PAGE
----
In 1978, California voters passed Prop 13, giving homeowners, landlords, and commercial property owners across the state a huge tax cut. The new constitutional amendment froze the assessed value of each home at the 1975 market price and then capped tax payments at one percent of that value, allowing for only a small annual increase ever after.

That below-market assessment is only reset if the owner sells the property or makes improvements upon it. Such “new construction” might include adding on a new room or building a deck, but certain modifications are excluded, like solar panels, fire sprinkler systems, and improvements for disability access.

What it would do:
Exempt the addition of rainwater capture system from the list of home improvements that would trigger a property tax reassessment.

What it would cost the government: No much (assuming rain capture systems don’t suddenly get really popular).

Why it’s on the ballot: State Sen. Steve Glazer, an Orinda Democrat, introduced a bill last fall to put the proposition on the ballot. He says he was inspired by a rain collecting homeowner at a Walnut Creek community meeting. But the last few years of weather offers its own inspiration: years of drought, followed by torrential downpour.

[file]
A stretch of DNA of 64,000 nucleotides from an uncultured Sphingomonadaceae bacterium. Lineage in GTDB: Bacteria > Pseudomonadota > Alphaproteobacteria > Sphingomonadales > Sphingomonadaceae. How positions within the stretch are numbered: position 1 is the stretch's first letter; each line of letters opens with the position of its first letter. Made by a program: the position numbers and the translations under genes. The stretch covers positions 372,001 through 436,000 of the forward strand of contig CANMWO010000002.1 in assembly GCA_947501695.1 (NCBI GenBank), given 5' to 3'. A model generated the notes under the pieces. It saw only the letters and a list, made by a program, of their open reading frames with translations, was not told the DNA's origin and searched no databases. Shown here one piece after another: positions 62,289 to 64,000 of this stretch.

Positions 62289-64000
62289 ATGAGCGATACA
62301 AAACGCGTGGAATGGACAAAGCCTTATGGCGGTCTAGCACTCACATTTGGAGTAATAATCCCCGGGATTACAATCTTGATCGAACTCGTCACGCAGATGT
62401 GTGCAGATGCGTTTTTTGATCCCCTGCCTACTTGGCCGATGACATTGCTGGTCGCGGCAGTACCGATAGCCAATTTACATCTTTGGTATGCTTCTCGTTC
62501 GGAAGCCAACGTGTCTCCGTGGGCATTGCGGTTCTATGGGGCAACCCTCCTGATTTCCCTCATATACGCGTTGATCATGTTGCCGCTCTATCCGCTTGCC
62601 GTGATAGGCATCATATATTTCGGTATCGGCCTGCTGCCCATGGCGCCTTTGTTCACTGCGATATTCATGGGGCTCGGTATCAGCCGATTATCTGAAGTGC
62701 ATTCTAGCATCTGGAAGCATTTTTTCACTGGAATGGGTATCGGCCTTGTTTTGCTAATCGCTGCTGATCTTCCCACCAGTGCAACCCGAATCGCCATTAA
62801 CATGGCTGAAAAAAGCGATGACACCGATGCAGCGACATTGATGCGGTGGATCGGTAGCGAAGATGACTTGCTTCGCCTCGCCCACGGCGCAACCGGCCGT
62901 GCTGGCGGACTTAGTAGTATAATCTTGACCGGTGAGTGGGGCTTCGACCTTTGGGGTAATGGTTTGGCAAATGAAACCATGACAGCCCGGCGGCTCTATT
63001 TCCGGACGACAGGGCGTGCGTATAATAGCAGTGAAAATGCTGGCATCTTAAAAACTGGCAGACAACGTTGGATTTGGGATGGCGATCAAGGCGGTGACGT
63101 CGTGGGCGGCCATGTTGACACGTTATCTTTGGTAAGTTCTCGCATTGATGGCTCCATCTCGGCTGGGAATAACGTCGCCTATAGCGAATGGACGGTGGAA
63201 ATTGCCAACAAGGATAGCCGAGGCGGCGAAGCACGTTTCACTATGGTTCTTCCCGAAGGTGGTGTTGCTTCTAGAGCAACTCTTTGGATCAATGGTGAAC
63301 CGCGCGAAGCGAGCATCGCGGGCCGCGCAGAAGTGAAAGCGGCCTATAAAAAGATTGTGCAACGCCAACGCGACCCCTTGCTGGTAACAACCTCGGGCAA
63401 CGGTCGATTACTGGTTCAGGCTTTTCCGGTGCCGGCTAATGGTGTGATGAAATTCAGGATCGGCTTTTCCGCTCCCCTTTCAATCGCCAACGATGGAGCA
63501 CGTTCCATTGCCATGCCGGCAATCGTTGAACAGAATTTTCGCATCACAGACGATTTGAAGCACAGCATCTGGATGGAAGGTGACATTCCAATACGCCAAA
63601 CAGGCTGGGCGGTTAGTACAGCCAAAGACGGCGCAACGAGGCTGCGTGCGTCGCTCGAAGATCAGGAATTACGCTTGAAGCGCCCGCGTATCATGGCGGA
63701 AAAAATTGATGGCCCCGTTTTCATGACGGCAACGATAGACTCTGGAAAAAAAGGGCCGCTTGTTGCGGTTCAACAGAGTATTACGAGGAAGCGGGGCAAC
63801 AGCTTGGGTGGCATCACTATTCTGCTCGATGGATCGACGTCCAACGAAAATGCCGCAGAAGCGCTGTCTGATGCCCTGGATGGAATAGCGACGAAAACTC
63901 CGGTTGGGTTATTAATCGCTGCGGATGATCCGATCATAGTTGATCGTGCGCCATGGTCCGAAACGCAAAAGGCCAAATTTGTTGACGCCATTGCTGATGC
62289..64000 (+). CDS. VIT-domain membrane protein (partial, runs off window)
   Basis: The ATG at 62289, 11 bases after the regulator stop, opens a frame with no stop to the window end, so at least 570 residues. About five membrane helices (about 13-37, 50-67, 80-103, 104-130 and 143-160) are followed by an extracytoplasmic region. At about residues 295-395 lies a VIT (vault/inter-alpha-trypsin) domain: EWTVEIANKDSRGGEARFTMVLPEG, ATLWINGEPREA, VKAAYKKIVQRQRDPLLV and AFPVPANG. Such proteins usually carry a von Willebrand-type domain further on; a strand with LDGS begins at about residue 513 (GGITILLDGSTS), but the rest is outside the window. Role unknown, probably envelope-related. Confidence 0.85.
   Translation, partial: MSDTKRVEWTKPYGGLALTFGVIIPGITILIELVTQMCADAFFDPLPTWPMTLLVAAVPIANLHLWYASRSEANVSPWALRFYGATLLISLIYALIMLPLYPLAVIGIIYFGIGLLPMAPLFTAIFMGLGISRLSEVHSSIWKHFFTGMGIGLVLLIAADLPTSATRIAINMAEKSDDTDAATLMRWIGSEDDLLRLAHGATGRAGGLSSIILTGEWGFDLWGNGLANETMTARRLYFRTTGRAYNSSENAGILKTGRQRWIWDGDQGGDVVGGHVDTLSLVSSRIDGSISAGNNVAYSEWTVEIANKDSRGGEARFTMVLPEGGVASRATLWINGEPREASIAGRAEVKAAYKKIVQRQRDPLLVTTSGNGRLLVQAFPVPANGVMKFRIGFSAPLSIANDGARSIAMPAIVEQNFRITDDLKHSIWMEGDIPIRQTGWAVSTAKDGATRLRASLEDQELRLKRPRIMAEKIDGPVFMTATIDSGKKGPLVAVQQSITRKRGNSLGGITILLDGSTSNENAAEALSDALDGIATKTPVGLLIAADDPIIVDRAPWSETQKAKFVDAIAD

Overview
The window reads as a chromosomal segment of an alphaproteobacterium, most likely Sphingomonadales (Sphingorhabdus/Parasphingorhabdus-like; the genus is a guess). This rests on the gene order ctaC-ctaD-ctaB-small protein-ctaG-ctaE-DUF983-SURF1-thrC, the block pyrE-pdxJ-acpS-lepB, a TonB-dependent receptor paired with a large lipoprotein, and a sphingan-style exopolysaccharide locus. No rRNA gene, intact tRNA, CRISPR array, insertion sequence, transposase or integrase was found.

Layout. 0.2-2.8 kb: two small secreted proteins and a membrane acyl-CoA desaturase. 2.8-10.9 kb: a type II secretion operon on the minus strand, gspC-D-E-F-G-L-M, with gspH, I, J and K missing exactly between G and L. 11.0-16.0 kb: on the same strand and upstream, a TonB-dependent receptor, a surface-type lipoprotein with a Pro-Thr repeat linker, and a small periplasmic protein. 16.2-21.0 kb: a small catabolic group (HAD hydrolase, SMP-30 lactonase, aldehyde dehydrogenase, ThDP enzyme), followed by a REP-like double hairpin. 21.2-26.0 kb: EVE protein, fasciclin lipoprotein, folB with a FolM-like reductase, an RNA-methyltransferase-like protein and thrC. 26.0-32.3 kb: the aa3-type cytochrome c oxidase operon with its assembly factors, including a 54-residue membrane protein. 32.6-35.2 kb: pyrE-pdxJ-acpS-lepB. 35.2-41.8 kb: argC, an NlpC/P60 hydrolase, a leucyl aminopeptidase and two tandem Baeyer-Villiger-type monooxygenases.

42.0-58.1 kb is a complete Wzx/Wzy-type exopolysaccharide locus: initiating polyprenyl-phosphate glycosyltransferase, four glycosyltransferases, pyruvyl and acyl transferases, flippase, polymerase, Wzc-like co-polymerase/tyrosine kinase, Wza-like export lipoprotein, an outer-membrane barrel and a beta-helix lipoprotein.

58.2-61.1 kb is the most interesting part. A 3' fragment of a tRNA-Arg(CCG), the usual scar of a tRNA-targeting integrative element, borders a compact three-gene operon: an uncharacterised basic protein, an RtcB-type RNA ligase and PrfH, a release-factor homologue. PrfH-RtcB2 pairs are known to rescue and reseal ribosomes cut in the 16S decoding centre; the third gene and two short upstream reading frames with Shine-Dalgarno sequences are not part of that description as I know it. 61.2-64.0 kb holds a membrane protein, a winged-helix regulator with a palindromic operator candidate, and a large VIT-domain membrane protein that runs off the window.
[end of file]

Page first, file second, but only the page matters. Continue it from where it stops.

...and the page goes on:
Arguments in Favor:

State lawmakers should encouraging residents to conserve water, collecting rain when it falls and using it to water their grass when it doesn’t. But right now, state property tax rules actively discourage that behavior, by sticking new rain harvesters with potentially massive property tax hikes.

Arguments Against:

No opposition.



  • California Democratic Party
  • League of Women Voters of California
  • California Chamber of Commerce
  • League of California Cities
  • Save the Bay
  • Howard Jarvis Taxpayers Association


  • No Opponents


Campaign contributions for and against Prop. 72

Going Deeper